If you manage to snag someone who is enjoying their fifteen minutes of fame thanks to a news story or other event, that works out even better for the visibility of your own profile. Take Rose, the Star Wars wedding lady, who got a bit of geek and mainstream news coverage in June. Here’s what I said:
I think it’s beautiful when two souls of similar heart and mind come together in marriage. Even when it’s two devastatingly-nerdy souls.
Here’s how she responded in the GWS comments:
I really like this write up! Seriously, thanks for noticing. We had no idea this would get “national” attention, and find it quite humerous. We just went out to do what we wanted and knew our family and friends would enjoy. Besides, if we didn’t want to be noticed at all, would we really have done it? Thanks again, and fun blog!
What did I tell you? So damn affable.
2) Link to their personal blog or site. People keep track of links and trackbacks to their sites. It’s a fact exhaustively proven by rhesus monkeys in medical laboratories all over Canada. The question is whether your intended target will pay attention to your link to their site, which brings us to the final step…
3) Tease them a little. Light teasing is a common form of flirtation, and it’s no different when you’re courting someone to visit your blog. Don’t be a jerk (unless you’re doing it ironically, which is a trick best left to the professionals)… jerks get blown off. Instead, entice them into a good-natured, back and forth dialogue.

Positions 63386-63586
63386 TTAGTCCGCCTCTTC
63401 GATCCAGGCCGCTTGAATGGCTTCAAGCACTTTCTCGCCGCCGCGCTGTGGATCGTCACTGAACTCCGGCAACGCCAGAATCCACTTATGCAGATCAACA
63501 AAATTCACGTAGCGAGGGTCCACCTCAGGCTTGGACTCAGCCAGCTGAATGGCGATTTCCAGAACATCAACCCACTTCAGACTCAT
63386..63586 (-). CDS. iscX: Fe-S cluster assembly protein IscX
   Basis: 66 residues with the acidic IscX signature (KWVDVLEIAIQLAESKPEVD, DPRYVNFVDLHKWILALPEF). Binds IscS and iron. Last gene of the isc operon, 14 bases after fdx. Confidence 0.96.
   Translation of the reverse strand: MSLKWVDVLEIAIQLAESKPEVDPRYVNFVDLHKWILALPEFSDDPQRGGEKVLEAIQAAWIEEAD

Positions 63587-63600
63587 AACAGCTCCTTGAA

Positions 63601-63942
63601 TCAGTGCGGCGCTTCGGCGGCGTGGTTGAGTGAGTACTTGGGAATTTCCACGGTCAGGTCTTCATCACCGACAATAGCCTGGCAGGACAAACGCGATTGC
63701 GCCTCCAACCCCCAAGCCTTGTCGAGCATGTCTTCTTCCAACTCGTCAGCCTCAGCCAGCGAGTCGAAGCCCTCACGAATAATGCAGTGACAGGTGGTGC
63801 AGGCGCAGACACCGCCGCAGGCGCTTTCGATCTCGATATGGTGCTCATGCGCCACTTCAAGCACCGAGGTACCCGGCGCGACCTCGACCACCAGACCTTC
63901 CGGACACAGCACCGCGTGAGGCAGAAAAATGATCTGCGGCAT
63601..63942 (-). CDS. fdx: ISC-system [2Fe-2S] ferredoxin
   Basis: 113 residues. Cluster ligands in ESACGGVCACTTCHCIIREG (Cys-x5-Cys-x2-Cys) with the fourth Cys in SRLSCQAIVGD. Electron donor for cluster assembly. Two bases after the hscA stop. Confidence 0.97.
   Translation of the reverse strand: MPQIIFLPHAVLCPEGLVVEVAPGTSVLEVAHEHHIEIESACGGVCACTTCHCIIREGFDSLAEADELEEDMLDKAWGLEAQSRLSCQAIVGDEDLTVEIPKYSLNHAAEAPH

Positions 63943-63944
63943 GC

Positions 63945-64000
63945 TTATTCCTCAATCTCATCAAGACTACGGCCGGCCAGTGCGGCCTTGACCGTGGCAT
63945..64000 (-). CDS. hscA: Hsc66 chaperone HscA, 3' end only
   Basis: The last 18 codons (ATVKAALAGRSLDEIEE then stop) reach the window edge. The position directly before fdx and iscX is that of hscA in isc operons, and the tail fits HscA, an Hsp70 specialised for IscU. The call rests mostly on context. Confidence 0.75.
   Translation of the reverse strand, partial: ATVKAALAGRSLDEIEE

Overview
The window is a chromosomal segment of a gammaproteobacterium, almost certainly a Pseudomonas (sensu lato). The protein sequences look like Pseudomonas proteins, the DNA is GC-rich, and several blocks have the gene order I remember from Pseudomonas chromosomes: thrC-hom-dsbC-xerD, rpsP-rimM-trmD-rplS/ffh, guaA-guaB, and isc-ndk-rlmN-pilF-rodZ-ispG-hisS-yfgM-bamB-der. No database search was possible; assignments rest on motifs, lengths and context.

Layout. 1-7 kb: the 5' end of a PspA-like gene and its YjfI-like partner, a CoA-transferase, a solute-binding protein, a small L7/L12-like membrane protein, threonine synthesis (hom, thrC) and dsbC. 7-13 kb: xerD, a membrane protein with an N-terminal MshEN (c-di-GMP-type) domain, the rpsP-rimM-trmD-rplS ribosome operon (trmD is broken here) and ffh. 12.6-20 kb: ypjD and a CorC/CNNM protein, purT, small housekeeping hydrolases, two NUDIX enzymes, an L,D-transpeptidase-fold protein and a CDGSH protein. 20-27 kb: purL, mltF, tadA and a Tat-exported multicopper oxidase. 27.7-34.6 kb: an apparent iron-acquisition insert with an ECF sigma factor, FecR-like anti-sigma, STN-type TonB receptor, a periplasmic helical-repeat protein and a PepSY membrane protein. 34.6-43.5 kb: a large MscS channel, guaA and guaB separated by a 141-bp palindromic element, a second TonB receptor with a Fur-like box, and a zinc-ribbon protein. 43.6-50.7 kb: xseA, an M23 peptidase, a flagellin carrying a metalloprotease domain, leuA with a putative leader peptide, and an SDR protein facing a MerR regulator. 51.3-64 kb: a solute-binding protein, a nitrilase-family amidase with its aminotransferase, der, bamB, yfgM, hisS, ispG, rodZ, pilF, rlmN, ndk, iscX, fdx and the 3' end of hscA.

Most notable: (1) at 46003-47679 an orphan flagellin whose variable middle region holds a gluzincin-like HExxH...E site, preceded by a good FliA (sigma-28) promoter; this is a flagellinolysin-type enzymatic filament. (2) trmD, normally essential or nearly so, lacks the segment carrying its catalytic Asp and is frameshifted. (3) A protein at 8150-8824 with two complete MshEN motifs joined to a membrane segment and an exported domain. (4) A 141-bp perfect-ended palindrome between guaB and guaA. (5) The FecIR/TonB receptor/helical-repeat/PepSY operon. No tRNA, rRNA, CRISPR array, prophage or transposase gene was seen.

Ruth, the Star Wars cake lady, got quite a bit of attention for her Death Star cake when it was profiled on BoingBoing. Here’s what I said about her efforts:
I won’t reprint the pictures here, but follow the link and see if you can come up with a better description than this: Large, pre-historic ball of turd with a dent in the side.
Dick. Anyway, here was her comment, regarding my Mom’s Max Rebo cake:
Heh. I’m the Death Star cake creator. I’m totally not a cake artisan, although I have to add that the Death Star is about the least crafty one I’ve done. The Max Rebo is awesome, but Greedo would have been way cool. I’m thinking about doing a Millenium Falcon in August.
A caveat about teasing. If (well… when) I’ve employed hyperbole in describing an intended target, it’s been for the sake of getting a laugh or to entertain. (At least, I think I was being entertaining… ahem.) Being abusive just for the sake of being abusive isn’t the right approach. (Unless you’re speaking abusively of religious fundamentalists, in which case you’re in good company around here. Welcome.) Getting in a “flame” war might create drama, but ultimately all you’re left with is the ashes. (Bam! Check out that metaphor.) You don’t engage readers by getting into a fight… they might stick around for the spectacle, but then you’re just some painfully unoriginal tool who’s better at getting into pointless pissing contests than creating interesting content. (Cough. Bill O’Reilly. Cough.)
And there ends the paragraph most-riddled-with-side-thoughts that I’ve ever written.